Operationally Responsive
Space: A New Defense
Business Model



From Parameters,  Summer 2005, pp. 67-77.

Space capabilities are a prominent element within the collection of global advantages the United States enjoys today. Space is one of the “commons,” along with the sea and cyberspace, that constitute the triad of capabilities on which America’s global power rests. But several ominous trends now compel a reassessment of the current business model for meeting the nation’s needs for military space capabilities. While the existing model has served the nation well, a new business model is at hand and can now be readily grasped to propel us into the future.

Trends compelling this reassessment include: falling barriers to competitive entry into the commons of space, an increasing dependency on space capabilities, and emerging vulnerabilities in current space systems. In addition, there are systemic issues emerging across the spectrum that require a reexamination of how the nation acquires these precious assets. Such issues include: the fact that important space programs are in trouble for reasons either financial or technical; the growing need to recapitalize space capabilities; decreasing industrial base viability; reduced science and technology funding; and the need to develop space professionals. The current business model for space is unable to support, by itself, the combined weight of these accumulating pressures.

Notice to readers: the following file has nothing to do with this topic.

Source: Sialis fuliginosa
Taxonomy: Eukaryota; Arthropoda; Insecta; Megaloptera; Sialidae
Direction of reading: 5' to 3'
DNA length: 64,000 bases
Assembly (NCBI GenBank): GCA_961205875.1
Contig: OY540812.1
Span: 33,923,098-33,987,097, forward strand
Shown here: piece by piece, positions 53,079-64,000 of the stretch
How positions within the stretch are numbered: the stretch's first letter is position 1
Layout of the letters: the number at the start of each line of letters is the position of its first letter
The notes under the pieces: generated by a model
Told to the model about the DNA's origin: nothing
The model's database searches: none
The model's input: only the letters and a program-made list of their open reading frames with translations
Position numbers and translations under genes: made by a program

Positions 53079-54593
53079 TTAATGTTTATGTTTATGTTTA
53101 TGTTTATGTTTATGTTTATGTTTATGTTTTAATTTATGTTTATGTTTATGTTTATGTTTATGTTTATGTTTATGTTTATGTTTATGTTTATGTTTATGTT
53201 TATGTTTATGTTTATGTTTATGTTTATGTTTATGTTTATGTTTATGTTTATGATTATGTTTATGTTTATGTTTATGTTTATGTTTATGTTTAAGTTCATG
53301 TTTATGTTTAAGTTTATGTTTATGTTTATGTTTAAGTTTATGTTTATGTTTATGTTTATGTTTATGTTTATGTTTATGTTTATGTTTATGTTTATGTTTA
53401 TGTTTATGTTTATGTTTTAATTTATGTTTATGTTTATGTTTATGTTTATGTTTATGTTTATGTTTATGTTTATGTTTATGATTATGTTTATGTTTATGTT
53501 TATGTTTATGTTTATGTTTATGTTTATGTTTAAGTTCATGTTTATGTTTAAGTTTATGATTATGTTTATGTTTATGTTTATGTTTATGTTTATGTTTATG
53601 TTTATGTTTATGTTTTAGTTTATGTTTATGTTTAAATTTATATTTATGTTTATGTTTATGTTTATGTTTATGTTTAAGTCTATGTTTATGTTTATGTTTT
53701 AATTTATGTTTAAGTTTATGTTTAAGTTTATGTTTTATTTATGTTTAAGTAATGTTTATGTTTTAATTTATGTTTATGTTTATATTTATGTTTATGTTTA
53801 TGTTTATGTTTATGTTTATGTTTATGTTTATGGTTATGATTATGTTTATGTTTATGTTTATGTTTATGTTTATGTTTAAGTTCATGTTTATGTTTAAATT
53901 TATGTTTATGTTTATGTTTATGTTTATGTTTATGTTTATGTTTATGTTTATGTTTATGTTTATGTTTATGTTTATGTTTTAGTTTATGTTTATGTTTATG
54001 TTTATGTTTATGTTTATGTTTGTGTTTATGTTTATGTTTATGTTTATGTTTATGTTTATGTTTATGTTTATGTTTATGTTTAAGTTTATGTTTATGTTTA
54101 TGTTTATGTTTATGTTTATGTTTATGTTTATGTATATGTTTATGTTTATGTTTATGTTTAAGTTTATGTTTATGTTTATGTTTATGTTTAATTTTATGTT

The context of space technology is also undergoing rapid change. While the cost to place a kilogram of capability on orbit remains expensive, the capability resident in every kilogram is soaring, given the unrelenting increase in information technology. This makes a new, complementary business model for space feasible. The door for much smaller satellites, weighing less than


1,000 kilograms, and even micro and nano-satellites is opening, allowing the Department of Defense to redefine cost and mission criticality curves, increase transaction and learning rates, and to favorably change the risk calculus. The old business model will not work in the development of these smaller satellites and cannot be modified to acquire the new capabilities. The new business model is derived from new technology, lower costs, and a new set of output-oriented metrics. As we move toward the age of the small, the fast, and the many, it’s time to start applying these precepts to space.